Janet Rosen wrote:
The essence I come away with is the combo of be clear about what it is you are doing (eg motives, level of commitment) and do not delude yourself about what you are doing or what results you can expect from what it is you are doing.
I think that George is saying more than that. I think he is saying that it is vitally important to the martial art of aikido that some students devote themselves to becoming the future masters, and that in order to become masters, they must train today like the masters used to train. If I understand George correctly, he believes that (a) there are some students out there who are fooling themselves by dreaming of becoming masters (annoying, but not really a problem), and (b) there are some students out there who have the potential to become masters, but don't know how to go about it, to the detriment of the future of the art (a real problem).
I think that aikido's success is partly to blame. Back in the day, anyone who wanted to study O Sensei's art had to study with O Sensei. Today, however, anyone who wants to study O Sensei's art can use AikiWeb's dojo search to find a dojo nearby. Moreover, back in the day, everyone who wanted to study O Sensei's art already had a public school or university background in judo or kendo. Today, potential students don't, and so are unable to judge the quality of their local dojo. By the time they have the necessary experience, they may have been thrown off the shihan track.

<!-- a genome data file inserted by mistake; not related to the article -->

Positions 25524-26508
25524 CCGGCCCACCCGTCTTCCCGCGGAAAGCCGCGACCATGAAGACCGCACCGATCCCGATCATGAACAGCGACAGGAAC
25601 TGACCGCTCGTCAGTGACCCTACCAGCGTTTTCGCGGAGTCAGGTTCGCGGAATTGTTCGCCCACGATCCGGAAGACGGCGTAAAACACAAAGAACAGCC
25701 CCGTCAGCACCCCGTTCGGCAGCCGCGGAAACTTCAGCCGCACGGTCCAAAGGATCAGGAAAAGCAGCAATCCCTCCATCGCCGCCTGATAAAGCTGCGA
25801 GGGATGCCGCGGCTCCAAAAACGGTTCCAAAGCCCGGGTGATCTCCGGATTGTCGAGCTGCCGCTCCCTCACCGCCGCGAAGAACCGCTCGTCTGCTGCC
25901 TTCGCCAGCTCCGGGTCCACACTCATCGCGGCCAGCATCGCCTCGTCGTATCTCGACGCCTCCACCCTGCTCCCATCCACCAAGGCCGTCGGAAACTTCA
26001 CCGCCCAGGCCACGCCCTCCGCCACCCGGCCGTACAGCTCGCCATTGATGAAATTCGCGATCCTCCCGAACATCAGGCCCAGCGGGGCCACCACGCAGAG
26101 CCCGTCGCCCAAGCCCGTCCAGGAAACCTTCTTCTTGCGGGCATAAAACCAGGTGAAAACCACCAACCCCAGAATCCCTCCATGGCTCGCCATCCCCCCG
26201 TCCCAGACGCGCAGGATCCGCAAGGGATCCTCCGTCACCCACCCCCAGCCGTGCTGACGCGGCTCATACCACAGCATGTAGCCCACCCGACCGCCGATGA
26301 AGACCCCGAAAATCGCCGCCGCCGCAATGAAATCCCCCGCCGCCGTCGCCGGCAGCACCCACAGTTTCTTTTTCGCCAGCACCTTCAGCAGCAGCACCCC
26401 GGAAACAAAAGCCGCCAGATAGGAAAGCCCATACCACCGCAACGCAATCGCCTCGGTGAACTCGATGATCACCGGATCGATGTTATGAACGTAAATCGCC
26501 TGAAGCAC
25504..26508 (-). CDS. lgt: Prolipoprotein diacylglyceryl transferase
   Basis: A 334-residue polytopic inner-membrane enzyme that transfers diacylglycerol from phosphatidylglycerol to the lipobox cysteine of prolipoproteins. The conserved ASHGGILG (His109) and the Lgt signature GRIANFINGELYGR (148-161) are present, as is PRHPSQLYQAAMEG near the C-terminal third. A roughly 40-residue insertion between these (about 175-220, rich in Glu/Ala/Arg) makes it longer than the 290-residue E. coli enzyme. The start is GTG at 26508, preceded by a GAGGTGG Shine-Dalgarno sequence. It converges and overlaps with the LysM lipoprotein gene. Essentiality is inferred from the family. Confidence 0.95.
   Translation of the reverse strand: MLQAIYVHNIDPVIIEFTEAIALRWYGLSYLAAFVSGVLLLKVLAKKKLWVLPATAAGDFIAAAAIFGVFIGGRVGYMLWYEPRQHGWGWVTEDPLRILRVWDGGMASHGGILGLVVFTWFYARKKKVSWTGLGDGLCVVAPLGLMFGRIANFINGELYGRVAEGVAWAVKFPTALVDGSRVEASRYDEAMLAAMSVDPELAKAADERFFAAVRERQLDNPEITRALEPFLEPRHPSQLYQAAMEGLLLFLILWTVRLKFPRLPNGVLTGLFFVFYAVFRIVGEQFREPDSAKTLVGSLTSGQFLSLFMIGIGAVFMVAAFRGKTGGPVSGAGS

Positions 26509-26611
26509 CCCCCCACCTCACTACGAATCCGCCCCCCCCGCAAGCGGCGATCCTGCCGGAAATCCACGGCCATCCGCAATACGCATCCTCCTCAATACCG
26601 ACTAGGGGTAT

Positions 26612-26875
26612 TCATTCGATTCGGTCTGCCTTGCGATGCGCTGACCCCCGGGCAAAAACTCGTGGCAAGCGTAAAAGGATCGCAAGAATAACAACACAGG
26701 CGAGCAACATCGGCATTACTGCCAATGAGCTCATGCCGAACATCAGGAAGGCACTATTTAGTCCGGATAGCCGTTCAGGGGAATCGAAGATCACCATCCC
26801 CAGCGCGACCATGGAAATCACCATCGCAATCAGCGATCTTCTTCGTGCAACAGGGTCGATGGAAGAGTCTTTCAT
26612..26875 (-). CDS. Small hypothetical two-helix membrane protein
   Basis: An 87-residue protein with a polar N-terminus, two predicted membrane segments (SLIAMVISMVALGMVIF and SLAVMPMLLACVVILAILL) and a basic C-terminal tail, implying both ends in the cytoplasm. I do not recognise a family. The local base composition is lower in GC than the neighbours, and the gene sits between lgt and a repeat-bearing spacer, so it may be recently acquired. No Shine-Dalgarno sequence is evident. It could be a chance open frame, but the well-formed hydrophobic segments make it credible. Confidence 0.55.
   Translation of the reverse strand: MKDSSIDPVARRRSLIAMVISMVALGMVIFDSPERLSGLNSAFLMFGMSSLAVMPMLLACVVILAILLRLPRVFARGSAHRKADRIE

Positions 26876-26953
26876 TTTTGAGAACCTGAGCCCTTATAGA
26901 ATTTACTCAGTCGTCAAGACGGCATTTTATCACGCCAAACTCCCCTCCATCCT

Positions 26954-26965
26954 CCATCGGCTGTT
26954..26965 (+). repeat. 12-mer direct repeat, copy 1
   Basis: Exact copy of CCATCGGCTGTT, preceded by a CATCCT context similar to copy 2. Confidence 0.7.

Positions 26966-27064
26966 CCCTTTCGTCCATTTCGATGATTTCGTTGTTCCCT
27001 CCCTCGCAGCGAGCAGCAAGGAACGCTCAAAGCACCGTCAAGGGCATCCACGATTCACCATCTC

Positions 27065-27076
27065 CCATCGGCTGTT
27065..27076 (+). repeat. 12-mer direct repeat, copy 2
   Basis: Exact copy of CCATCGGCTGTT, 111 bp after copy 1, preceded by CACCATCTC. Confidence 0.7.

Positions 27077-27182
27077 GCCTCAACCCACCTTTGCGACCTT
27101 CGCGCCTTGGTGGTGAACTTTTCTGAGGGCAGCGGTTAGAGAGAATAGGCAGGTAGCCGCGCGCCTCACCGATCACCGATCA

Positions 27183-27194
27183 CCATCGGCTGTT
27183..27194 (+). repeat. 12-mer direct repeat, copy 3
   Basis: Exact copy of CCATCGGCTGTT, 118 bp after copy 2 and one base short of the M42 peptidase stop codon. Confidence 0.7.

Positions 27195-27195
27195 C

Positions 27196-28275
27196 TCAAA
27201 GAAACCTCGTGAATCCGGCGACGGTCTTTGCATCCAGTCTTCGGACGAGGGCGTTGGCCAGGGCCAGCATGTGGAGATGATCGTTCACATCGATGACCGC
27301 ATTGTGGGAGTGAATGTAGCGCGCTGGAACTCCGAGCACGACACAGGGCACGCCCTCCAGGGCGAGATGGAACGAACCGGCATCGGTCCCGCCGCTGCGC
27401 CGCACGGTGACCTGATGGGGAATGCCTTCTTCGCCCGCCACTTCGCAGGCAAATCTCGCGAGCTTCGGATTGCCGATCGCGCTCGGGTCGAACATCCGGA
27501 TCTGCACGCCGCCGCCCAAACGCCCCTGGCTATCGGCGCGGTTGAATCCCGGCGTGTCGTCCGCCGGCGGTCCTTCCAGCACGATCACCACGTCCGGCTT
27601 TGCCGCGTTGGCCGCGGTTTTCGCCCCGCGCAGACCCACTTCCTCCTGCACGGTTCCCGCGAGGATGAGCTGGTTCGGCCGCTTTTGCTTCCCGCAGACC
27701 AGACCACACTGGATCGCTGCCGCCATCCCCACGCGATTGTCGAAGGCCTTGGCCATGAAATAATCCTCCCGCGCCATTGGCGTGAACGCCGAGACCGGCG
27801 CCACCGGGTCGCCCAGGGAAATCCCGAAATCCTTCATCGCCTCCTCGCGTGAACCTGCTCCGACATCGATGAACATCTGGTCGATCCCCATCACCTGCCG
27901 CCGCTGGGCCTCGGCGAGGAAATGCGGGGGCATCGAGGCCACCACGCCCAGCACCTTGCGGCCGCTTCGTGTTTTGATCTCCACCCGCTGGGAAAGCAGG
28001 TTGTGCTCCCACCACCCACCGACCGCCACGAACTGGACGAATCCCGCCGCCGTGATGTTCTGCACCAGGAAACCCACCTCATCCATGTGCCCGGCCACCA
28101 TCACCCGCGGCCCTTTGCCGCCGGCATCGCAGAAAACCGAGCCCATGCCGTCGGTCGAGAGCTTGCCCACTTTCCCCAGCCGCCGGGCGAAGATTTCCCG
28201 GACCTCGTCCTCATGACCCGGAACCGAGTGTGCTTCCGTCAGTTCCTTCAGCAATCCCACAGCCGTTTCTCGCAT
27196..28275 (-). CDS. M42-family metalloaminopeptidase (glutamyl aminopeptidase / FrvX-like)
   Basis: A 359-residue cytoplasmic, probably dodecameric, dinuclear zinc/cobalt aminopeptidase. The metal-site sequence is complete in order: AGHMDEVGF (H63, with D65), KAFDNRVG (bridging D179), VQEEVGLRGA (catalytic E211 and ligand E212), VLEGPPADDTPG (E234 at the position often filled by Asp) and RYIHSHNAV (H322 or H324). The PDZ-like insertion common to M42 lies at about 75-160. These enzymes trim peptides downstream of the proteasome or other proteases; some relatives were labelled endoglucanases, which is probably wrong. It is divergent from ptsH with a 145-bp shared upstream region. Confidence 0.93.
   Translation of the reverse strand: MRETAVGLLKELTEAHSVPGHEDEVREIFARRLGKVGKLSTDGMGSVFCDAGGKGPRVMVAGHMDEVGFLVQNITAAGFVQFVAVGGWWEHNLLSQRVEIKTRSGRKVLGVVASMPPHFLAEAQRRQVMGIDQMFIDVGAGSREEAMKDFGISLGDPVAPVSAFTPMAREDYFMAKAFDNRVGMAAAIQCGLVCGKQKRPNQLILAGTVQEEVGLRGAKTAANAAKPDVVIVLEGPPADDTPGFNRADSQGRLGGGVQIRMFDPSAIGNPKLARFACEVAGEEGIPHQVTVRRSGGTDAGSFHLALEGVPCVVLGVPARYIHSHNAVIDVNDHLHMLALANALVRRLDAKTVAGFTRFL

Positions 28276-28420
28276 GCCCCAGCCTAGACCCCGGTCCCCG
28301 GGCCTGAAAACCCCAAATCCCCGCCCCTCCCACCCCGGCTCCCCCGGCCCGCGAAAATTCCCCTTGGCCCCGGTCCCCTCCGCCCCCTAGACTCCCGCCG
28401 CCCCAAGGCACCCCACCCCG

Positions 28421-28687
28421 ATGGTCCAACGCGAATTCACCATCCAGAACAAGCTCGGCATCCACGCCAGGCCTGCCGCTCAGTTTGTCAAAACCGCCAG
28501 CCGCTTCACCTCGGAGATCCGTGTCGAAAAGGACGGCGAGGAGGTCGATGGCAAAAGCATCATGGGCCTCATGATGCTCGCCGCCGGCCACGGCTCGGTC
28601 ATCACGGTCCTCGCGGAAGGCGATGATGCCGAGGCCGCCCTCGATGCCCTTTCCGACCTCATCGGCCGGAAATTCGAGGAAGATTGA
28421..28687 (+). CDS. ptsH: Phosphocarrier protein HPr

Olympic champions typically start their sport at the local level, but as they grow older they transfer to a more demanding school (perhaps a university). Eventually, their coach recognizes their potential and pushes them toward the few coaches who are even more demanding, who are perfectionists.
I have a question: If today someone in his or her twenties would like to become a master of aikido, what should that person do? It would seem to me that devoting himself to training and seminars would not be enough. He or she must uproot, if need be, and travel as far as necessary to join a dojo where he can practice constantly with a current master, and there devote himself to training and seminars. And this devotion should be with the understanding that even such students may not make it to the big leagues, because of insufficient talent or injuries or fate.
Is this what the person must do? And how would we get the message to that person? Are internet forums enough, or must a local teacher take his most talented student aside and urge him or her to move on?